15 Types of BLUE And RED BIRDS (ID Guide With Photos)

Did you recently spot a blue and red-colored bird? In that case you’ll probably want to know what species you saw.

Identifying birds that have both red and blue plumage is not as easy as it might seem, since there are surprisingly many bird species that fit this description.

To help you identify the bird you saw, we’ll cover all the most common blue and red birds in this article.

Types of blue and red birds

What are the types of blue and red birds?

There are 15 different types of birds that are both blue and red, which are covered in full detail below.

Note that out of these birds, only the Painted Bunting is found in North America, while the other birds hail from other parts of the world.

Painted Bunting

Scientific name: Passerina ciris

Photo of Painted Bunting adult male

The Painted Bunting is a gorgeous small songbird with a very colorful plumage.

Adult males have a bright red chest, throat, belly, and rump, contrasting with a dark blue hood. Their backs and the wings are yellowish green.

Females and immature birds are pale green on top, with buff yellow underparts. 

During the months of May through September, the Painted Bunting may be seen breeding in the southeastern parts of the United States.

It is a migratory bird, with most individuals wintering in Central America, except for a few birds that spend the winter in southern Florida.

The secretive nature of the Painted Bunting makes it hard to observe, notwithstanding the bright colors of the male. 

Its preferred habitat are clearings and margins of dense forests in areas close to water.

Similar to other buntings, it feeds mostly on seeds, except for the breeding season, when insects form an important part of its diet.

Crimson Rosella

Scientific name: Platycercus elegans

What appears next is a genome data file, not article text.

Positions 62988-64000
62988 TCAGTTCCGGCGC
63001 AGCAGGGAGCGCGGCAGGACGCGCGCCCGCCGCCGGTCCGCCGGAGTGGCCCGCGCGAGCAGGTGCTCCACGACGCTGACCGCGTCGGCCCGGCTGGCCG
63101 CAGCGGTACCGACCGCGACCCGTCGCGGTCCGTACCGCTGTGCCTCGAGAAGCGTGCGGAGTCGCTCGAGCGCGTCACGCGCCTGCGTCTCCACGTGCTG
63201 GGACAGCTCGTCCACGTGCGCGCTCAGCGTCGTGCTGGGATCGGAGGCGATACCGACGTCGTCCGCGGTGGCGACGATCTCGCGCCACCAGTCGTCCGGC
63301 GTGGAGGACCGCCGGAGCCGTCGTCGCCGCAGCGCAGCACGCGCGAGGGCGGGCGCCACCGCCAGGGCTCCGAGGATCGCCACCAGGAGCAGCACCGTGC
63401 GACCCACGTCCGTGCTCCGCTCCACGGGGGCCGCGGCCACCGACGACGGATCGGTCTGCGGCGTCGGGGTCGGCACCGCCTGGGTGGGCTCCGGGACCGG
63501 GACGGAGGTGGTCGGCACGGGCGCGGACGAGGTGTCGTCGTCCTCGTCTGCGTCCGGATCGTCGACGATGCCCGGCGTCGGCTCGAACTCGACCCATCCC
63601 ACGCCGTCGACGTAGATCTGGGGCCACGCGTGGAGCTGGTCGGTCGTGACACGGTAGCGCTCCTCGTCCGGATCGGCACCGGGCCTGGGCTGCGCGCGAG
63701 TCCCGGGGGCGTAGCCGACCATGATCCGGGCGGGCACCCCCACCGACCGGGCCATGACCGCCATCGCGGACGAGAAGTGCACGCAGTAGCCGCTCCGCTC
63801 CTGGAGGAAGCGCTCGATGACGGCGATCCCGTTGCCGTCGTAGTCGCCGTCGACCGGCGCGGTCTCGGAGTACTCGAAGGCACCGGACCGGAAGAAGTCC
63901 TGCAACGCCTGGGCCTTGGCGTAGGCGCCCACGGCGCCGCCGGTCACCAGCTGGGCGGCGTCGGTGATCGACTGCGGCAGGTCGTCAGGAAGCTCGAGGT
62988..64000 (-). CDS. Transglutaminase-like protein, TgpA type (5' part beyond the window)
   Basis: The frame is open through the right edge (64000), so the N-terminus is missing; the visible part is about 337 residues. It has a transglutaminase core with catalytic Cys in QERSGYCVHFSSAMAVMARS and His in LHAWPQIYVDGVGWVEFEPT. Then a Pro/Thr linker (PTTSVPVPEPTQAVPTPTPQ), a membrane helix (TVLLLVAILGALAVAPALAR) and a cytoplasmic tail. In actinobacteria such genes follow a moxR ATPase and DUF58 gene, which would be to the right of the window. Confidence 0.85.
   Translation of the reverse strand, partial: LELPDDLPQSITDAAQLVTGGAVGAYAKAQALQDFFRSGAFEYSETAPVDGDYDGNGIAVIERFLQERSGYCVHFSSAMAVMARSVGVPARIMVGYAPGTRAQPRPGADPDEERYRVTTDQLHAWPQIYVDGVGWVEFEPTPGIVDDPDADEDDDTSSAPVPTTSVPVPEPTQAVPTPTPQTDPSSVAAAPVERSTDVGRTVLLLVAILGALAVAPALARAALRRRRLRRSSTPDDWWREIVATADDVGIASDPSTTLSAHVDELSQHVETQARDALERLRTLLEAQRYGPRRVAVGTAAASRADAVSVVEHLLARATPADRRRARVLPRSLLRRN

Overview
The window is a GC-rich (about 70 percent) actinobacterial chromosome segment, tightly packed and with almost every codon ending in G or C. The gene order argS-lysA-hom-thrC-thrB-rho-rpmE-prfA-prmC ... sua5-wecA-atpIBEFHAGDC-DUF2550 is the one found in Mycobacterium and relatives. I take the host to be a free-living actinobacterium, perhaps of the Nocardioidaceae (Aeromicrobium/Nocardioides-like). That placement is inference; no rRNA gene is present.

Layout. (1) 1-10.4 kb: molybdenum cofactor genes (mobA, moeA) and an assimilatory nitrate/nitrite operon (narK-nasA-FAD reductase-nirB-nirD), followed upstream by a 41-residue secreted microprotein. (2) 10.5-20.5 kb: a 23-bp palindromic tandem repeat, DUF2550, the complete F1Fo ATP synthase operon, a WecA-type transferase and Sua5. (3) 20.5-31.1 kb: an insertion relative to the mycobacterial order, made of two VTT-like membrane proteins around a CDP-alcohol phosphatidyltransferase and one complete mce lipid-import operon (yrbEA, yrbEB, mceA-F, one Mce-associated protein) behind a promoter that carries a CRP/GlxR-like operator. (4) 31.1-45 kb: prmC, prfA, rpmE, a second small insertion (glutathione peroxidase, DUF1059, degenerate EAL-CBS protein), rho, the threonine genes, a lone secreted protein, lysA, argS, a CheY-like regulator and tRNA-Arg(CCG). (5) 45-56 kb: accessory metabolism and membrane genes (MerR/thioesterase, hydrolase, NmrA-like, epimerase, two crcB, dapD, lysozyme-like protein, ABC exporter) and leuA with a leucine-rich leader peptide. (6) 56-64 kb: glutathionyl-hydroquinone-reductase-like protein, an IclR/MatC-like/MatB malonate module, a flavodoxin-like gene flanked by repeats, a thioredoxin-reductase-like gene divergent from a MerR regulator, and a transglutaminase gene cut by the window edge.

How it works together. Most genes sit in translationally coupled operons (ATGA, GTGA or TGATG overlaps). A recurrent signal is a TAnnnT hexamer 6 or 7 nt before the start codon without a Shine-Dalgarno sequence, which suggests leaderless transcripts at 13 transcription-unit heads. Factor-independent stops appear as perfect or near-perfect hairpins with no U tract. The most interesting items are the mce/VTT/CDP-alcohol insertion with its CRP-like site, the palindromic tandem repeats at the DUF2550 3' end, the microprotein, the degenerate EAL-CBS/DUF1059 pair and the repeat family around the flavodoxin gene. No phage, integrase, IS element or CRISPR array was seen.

Photo of Crimson Rosella

The Crimson Rosella is quite variable in its color, but all individuals have blue cheek patches. 

Also, regardless of color variability, most Crimson Rosella’s have extensive red plumage on their head and body, and blue feathers in their wings and tails. 

In addition, some individuals have extensive yellow plumage on their chest and belly, and others have more orange feathers. 

These attractive birds are native to southern Australia, where they occur in a variety of woodland habitats.

Sri Lankan Blue Magpie

Scientific name: Urocissa ornata

Photo of Sri Lankan Blue Magpie

This long-tailed blue bird has a reddish chestnut hood and wings, as well as a bright red eye ring and beak. 

This magpie is only found in southern Sri Lanka, and has unfortunately become quite rare in recent years.

Its preferred habitat is lowland rainforest, where it is often observed foraging high up in the canopies in small groups. 

Red Lory

Scientific name: Eos bornea

Photo of Red Lory

This stunningly colored parrot is predominantly crimson, except for dark blue markings on its wings, as well as a blue undertail.

This red and blue parrot is native to the Banda Archipelago in Indonesia, where it frequents lowland forests as well as mangroves.

It is locally common, and relatively easy to observe, due to the loud shrieks and calls that it makes when communicating with its group.

Scarlet Macaw

Scientific name: Ara macao

Photo of Scarlet Macaw

The Scarlet Macaw is a huge parrot that has become symbolic of the plight of the Amazon rainforest, as it has suffered massive population reductions due to deforestation and the pet trade.

Both sexes look alike, and are scarlet red on their heads, bodies, and tails, while their wings are blue with big yellow patches on the wing coverts. 

This blue and red parrot is found in lowland rainforest habitats of northern South America, and prefers forest edges close to rivers and other bodies of water.

Red-and-green Macaw

Scientific name: Ara chloropterus

Photo of Red-and-green Macaw

This is another large parrot with a red body and blue wings, as well as green wing coverts. The latter distinguishes it from the Scarlet Macaw, which looks similar, but has yellow wing coverts.

This beautiful parrot frequents lowland rainforests in the northern half of South America, and is often observed flying in pairs. 

Sometimes it also forms groups that forage together on fruiting trees. 

Blue-eared Kingfisher

Scientific name: Alcedo meninting

Blue-eared Kingfisher

This tiny blue and red kingfisher is found in large parts of Southeast Asia and southern India. 

Adults have an ultramarine blue back and dark blue wings, which contrast with its deep orange red underparts, and bright red feet.